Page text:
For the New Year, 1981: Denise Levertov

irises-saint-remy-c1889

FOR THE NEW YEAR, 1981: DENISE LEVERTOV

I have a small grain of hope—
one small crystal that gleams
clear colors out of transparency.

I need more.

I break off a fragment
to send you.

Please take
this grain of a grain of hope
so that mine won’t shrink.

Please share your fragment
so that yours will grow.

Only so, by division,
will hope increase,

like a clump of irises, which will cease to flower
unless you distribute
the clustered roots, unlikely source—
clumsy and earth-covered—
of grace.

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Living Flame of Love: St. John of the Cross

Fireflies

“Living Flame of Love”

Flame, alive, compelling,
yet tender past all telling,
reaching the secret center of my soul!
Since now evasion’s over,
finish your work, my Lover,
break the last thread,
wound me and make me whole!

Burn that is for my healing!
Wound of delight past feeling!
Ah, gentle hand whose touch is a caress,
foretaste of heaven conveying
and every debt repaying:
slaying, you give me life for death’s distress.

O lamps of fire bright-burning
with splendid brilliance, turning
deep caverns of my soul to pools of light!
Once shadowed, dim, unknowing,
now their strange new-found glowing
gives warmth and radiance for my Love’s delight.

Ah, gentle and so loving
you wake within me, proving
that you are there in secret, all alone;
your fragrant breathing stills me
your grace, your glory fills me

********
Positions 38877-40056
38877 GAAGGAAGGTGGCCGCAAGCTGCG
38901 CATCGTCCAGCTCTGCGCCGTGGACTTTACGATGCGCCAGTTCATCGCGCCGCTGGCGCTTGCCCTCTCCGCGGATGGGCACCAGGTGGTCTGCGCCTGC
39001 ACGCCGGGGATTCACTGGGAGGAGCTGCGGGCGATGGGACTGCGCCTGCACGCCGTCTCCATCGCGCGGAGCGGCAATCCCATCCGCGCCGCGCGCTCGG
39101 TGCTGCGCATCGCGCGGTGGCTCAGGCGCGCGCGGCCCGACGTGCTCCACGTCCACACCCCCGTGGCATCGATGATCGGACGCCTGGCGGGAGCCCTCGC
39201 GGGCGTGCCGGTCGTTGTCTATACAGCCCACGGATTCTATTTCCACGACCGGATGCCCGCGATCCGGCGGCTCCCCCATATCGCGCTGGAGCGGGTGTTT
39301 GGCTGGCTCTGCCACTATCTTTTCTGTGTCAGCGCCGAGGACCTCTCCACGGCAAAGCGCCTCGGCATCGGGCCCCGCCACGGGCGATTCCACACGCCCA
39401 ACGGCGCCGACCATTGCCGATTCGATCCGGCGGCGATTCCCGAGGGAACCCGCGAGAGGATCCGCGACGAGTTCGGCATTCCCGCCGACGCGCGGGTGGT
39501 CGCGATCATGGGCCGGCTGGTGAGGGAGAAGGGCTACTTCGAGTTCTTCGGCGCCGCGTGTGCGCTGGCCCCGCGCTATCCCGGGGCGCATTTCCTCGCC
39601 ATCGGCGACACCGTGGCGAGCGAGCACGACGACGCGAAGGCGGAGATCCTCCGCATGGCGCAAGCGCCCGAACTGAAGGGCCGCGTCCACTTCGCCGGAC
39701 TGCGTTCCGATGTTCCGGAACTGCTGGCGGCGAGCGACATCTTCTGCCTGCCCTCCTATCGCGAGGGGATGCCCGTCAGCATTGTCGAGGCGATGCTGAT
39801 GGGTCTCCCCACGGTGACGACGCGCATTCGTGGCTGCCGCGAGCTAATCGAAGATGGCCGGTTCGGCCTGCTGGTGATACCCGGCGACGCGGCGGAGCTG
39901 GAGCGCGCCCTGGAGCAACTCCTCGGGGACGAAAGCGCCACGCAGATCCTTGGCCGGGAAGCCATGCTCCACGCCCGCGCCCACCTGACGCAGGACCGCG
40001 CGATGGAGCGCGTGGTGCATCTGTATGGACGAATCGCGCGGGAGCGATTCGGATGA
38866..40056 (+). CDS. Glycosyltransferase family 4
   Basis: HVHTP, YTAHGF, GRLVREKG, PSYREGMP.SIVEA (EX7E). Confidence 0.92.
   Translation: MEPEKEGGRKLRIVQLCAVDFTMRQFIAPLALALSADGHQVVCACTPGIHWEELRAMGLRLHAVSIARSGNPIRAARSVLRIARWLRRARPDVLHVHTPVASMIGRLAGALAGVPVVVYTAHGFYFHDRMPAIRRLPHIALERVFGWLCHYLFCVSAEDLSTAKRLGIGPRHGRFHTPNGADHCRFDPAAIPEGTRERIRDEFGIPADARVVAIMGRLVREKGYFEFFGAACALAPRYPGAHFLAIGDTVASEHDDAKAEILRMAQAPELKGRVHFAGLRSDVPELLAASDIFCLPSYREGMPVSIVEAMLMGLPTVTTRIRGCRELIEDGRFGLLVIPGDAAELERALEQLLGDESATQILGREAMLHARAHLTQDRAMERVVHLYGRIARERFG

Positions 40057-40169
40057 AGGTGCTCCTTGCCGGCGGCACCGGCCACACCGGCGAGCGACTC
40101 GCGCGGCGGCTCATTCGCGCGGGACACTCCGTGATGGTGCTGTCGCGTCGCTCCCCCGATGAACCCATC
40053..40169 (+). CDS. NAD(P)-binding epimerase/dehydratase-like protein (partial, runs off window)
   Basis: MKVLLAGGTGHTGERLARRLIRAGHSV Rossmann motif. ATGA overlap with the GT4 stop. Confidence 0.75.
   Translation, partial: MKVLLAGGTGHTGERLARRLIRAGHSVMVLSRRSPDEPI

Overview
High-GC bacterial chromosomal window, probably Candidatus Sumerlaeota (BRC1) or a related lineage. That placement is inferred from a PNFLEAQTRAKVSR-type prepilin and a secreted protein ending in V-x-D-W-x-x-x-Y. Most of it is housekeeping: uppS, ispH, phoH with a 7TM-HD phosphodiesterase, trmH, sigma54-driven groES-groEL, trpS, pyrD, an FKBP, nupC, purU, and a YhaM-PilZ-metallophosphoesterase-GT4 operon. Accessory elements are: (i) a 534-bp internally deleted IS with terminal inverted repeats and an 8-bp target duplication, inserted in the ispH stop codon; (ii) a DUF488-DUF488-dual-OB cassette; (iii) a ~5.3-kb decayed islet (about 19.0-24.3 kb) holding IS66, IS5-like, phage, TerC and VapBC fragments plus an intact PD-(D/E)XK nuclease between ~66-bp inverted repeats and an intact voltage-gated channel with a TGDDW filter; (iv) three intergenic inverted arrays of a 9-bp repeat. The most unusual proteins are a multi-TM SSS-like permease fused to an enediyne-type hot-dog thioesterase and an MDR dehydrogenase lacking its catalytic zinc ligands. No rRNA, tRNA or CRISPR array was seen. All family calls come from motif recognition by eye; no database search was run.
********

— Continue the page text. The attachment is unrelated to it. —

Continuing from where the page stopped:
so tenderly your love becomes my own.

Translated by Marjorie Flower, OCD: “The Poems of St. John of the Cross”

[ Amazing poem from St John of the Cross. I first came across this particular translation in Larry Crabb’s book “Shattered Dreams” more than a decade ago, and loved it then, but think I’m only really beginning to ‘get it’ now, as the ‘flesh’ begins to loosen its hold on me a little as I approach 60!]

Reflections: Colleen Sturrock

Reflections

How tenuous is this good-enough-ness
how fragile!
How easily it trembles and shatters
with shifting voices
and the wavering play of shadow and light
over your days.

You are held in thrall
(a deer in the headlight?)
by the not-yet-achieved unachievable,
the unknown experience-not-yet-known,
waiting restlessly for the
slow filter of time.

In thrall, your movement interrupted.
a blink, a shudder –
the courage to begin again,
to move (as if by instinct)
along the fluid lines of love and calling,
the rhythmic patterns of inner grace.

This self, held in my sanctity,
is goodenough now –
and long after the shadows dissipate
and voices fade.

So –
Softly, softly
speak these words of redemption
which mark the path.

[In response to Mary Oliver’s poem ‘Wild Geese’]